March 19, 2009
Business Insider – Lil Wayne Forced To Turn Over Tha Carter III Financial Records
Lil Wayne might need to get himself an attorney who's well versed in clearing music samples, since the rapper now finds himself in another lawsuit over the improper use of one.
He's been ordered to turn over financial records for his multi-platinum album, Tha Carter III, to Urband & Lazar Music Publishing, which is suing him for unlawfully using South African folksinger Karma-Ann Swanepoel's song "Once," on his track, "I Feel Like Dying." The track doesn't appear on the album but Urband and Lazar claim Lil Wayne promoted the CD by performing the song in concert and allowing fans to download it for free on his Web site.
March 19, 2009
XXLmag.com – Lil Wayne ordered to Turn Over Financial Records in Sample Clearance Case
Lil Wayne is once again the target of a lawsuit regarding sample clearance issues. A federal magistrate ordered the rapper to turn over financial records for his multi-platinum album, Tha Carter III to Urband & Lazar Music Publishing yesterday (March 18), reports the Associated Press.
The publishing company is suing Wayne for his unlawful usage of South African folksinger Karma-Ann Swanepoel’s song “Once,” for his track “I Feel Like Dying.” Although it does not appear on the disc, Urban and Lazar claim in their suit, which they filed last May, that the Grammy-award winning rapper promoted his CD by performing the song in concert and allowing fans to download it for free on his Web site.
March 19, 2009
KATC.com – Rapper Lil Wayne must turn over financial Records
NEW ORLEANS -- A federal magistrate on Wednesday ordered rapper Lil Wayne to turn over financial records for his Grammy-winning album, "Tha Carter III," to a music publisher accusing him of copyright infringement.
A lawsuit filed in May 2008 claims Lil Wayne didn't have permission to sample folk singer Karma-Ann Swanepoel's song "Once" in his track "I Feel Like Dying."
"I Feel Like Dying" wasn't a track on "Tha Carter III," but a lawyer for Urband and Lazar Music Publishing said Lil Wayne promoted the album by singing that song in concert and allowing fans to download it for free on his Web site.
U.S. Magistrate Daniel Knowles III in New Orleans ruled that Urband and Lazar, which published "Once," is entitled to review records about the sale of "Tha Carter III." Knowles issued a protective order to keep the records under wraps.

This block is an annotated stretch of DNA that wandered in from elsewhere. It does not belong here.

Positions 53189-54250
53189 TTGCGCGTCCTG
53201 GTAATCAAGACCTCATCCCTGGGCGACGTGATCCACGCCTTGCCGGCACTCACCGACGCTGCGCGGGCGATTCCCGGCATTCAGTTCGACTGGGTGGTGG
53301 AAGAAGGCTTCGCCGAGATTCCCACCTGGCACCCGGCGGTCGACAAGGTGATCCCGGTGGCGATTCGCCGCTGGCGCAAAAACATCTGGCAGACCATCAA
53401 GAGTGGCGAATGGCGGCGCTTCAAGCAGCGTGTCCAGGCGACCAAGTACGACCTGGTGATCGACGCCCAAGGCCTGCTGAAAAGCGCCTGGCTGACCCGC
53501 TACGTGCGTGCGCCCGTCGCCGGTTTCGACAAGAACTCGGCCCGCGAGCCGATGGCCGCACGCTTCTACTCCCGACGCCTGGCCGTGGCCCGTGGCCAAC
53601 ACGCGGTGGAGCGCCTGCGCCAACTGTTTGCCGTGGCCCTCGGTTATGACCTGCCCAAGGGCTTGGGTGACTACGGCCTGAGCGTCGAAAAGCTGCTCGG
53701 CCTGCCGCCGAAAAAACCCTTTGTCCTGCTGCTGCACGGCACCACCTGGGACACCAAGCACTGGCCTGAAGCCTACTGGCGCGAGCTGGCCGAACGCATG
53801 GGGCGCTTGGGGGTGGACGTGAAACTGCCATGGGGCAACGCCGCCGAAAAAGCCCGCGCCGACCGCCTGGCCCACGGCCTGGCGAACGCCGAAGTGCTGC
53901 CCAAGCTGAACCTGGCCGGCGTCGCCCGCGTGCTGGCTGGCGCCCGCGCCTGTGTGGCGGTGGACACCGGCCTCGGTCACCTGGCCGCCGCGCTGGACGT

"Only experts and attorneys have a right to see it," he said.
December 18, 2008
The AM Law Daily - Rapper Lil Wayne Wrapped Up in Landmark Copyright Suit
We here at The Am Law Daily have an unabashed affinity for hip hop--we attended the same New York public high school that spawned several members of the Wu-Tang Clan--but two rap-related posts in one week seemed a bit much.
December 17, 2008
E! Online - Did Lil Wayne Pull A Coldplay?
If things don't go his way, Lil Wayne might feel like crying, if not dying, of shame.
December 17, 2008
Billboard.com - Lil Wayne Accused of Copyright Infringement
Lawyers for rapper Lil Wayne are seeking more time to turn over documents for a lawsuit that accuses the artist of copyright infringement.
September 3, 2008
LA Weekly - L.A. Music Publisher's Suit Against Lil Wayne Threatens To Rewrite Rules On Mixtapes
For a music born and bred in the streets, hip-hop is no stranger to the courtroom. Built on a bedrock of funk, jazz and soul samples, the genre has consistently pushed at the edges of legality and been shaped by litigation, from 1991’s Grand Upright Music vs. Warner Bros. Records, in which a district court ruled that Biz Markie had to pay for sampling Gilbert O’Sullivan’s “Alone Again (Naturally),” to 1994’s Campbell vs. Acuff-Rose Music, where the Supreme Court upheld 2 Live Crew’s fair-use rights to parody Roy Orbison’s “Oh, Pretty Woman.”
Once again, and perhaps unsurprisingly, the rule book on sampling and the boundaries of intellectual property are in the process of being redefined, this time thanks to a lawsuit filed in the United States District Court in Louisiana by Los Angeles–based Urband & Lazar Music Publishing. The suit names one of hip-hop’s biggest stars — and the undisputed king of the mixtape — Lil Wayne, as its defendant. At issue is an uncleared sample from a song called “Once,” written by a singer named Karma-Ann Swanepoel. Wayne’s version is called “I Feel Like Dying,” never “officially” released and never offered for sale to the public, but rather given away as a free download. The case not only questions the tenuous legality of mixtapes but also threatens to stymie their recent evolution from back-alley promotional tool to legitimate art form.
May 29, 2008
TMZ.com - Karma Bites Lil' Wayne in the Butt
A lot of times, when the lil' guy -- in this case, a singer named Karma -- says someone -- Lil' Wayne -- jacked his or her song as a sample and wants to get paid, it's a bogus ploy to score some coin. This is not one of those times.
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